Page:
We can help you from the moment you are charged or summonsed for a speeding offence. Getting expert legal advice and insight should be your top priority, and our team has guided lots of people like you through the process and resolved the matter successfully.

Have you received a Section 172 notice of intended prosecution (NIP) or been stopped at the road side for exceeding the speed limit?

Depending on the speed registered, the punishment can result in a disqualification from driving or penalty points being recorded against your licence. The sentencing guidelines table published by the Sentencing Council that every court will refer to when deciding on what punishment to impose can be found here https://www.sentencingcouncil.org.uk/offences/magistrates-court/item/speeding-revised-2017/

Who receives a conditional offer of fixed penalty (FPN)?

A conditional offer of fixed penalty is issued to the road user caught speeding once their identity has been confirmed through the notice of intended prosecution reply. For a speeding offence the conditional offer of fixed penalty will be 3 penalty points and a speeding fine totalling £100. There is a 28 day’s time period to accept this offer. Once the fine is paid and the licence is posted to the relevant address for the points to be recorded against it then the matter is closed. If the offer is either refused or ignored then the case will proceed to court where single justice procedure notice paperwork will be posted out to the defendant requesting a plea by post. If it is either a plea of guilty at Court or a conviction after trial then the fine will be calculated on weekly income which can easily exceed the fine amount offered in the conditional offer of fixed penalty. This fine would be reduced by 33% if a guilty plea was entered at the first available opportunity. Details on how to pay the fine can be found at https://www.gov.uk/speeding-penalties

What will happen if I have to go to Court?

The Courts mainly work on the basis that the greater the speed the higher the chance of an immediate disqualification from driving as well as the Court taking into account mitigating circumstances and any relevant previous convictions. Should the driving licence already have live penalty points on it then any further points be added to the licence by the court could result in the defendant becoming a ‘totter.’ This would only apply if the penalty points on the licence reached 12 or more. Should this occur then the Court are bound by law to disqualify the defendant from driving for a minimum period of six months unless ‘exceptional hardship’ can be shown. Should you face a Court hearing for any speeding offence then do contact us as we have an excellent record in ensuring our clients do not face the major inconvenience of receiving a driving ban from the Court.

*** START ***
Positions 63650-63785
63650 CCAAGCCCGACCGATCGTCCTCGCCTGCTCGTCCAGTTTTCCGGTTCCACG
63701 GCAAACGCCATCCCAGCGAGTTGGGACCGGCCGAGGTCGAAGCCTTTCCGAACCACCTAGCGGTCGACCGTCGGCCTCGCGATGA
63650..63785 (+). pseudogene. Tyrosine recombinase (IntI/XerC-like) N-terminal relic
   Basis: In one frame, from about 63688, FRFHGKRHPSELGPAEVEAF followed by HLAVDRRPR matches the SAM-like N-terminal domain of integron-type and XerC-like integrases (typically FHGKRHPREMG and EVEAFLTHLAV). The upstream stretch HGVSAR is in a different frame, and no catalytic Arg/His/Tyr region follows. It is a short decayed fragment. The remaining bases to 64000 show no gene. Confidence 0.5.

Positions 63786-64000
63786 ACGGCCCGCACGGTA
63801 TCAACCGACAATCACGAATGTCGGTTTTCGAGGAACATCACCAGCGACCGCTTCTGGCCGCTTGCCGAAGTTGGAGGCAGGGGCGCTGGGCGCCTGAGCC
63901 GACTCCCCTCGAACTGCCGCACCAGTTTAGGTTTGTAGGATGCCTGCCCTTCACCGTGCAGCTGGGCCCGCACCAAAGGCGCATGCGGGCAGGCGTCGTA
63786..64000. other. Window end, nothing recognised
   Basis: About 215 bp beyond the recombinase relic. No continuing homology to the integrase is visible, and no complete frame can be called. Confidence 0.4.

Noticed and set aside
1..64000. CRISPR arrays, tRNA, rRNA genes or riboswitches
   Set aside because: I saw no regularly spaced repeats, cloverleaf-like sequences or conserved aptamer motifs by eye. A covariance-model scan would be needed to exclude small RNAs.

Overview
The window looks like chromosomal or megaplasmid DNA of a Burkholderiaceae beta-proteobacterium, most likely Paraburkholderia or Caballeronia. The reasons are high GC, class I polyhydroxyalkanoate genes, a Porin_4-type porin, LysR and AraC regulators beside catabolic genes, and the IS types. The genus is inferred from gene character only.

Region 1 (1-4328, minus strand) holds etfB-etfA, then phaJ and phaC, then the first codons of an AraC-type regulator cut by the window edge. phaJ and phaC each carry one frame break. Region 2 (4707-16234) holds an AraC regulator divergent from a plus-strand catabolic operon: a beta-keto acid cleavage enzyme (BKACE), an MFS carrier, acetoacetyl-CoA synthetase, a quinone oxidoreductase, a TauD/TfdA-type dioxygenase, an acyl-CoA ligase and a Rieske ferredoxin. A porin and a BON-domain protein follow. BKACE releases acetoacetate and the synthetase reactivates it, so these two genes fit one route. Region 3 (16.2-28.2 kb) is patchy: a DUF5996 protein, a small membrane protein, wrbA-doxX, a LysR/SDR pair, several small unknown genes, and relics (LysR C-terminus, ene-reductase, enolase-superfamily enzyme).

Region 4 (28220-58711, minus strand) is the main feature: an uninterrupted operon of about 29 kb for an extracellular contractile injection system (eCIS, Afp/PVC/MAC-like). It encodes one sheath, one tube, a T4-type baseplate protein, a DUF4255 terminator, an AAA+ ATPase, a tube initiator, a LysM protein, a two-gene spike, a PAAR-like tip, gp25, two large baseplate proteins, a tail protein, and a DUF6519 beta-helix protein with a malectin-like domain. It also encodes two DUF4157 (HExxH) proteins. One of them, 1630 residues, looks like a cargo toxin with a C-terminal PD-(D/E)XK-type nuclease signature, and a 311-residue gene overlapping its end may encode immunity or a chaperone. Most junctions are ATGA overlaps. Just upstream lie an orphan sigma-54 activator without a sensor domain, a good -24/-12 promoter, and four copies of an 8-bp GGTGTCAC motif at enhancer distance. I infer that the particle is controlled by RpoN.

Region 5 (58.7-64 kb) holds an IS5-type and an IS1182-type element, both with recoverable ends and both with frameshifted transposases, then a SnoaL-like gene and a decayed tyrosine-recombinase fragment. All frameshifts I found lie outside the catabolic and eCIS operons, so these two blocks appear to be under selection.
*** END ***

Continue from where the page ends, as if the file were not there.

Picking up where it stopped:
What is the impact on being disqualified from driving for 56 days or more?

Should a person receive a period of disqualification of 56 days or more then the responsibility lies on them to send their licence to the DVLA and they will then have to re-apply for the licence to be sent back to them once the period of disqualification has expired.  You may also have to re-take your driving test or be ordered to undertake an extended re-test.

What am I required to do by law once I receive a notice of intended prosecution?

The relevant police force to where the offence has taken place have a statutory requirement under the Road Traffic Offenders Act 1988 to send the NIP to the registered keeper of the vehicle within 14 days of the offence occurring as long as a police officer did not stop the driver at the roadside and issue a speeding ticket after the infringement has occurred. Once received the registered keeper is required by Section 172 of the Road Traffic Act 1988 to complete the form with details of the driver of the vehicle at the time of the alleged offence. If this form is not completed and returned within 28 days then this can result in the registered keeper being summonsed to court for an offence of failing to provide driver details (MS90) where six penalty points and a fine would be the punishment. There is a potential defence available to this charge if it is possible to prove to the court that it was not reasonably practicable to provide the information required.

How long do penalty points remain on your driving licence?

Penalty points will stay live on your driving licence for a period of three years but still show as expired points for a further year.

How can I avoid penalty points being recorded against my licence?

A not guilty plea could be entered, as a defence maybe available if the police haven’t followed procedure correctly or either the speed camera or handheld speed gun recording equipment can be proved to be not working correctly. However, another way to avoid penalty points being recorded on your licence is to accept the police offer of a speed awareness course. You would only be allowed one course on average every 3 years and would only qualify for the course if the speed was no greater than 10% plus 9mph over the limit. Once the speed awareness course has been accepted then you need to attend the course and complete it to the course providers satisfaction.

Contact us today

Being charged or summonsed for a speeding offence should not be taken lightly. Acting quickly to get an expert team on your side can help minimise the disruption and uncertainty. Get in touch to set up a meeting today.

has a parent

Key contacts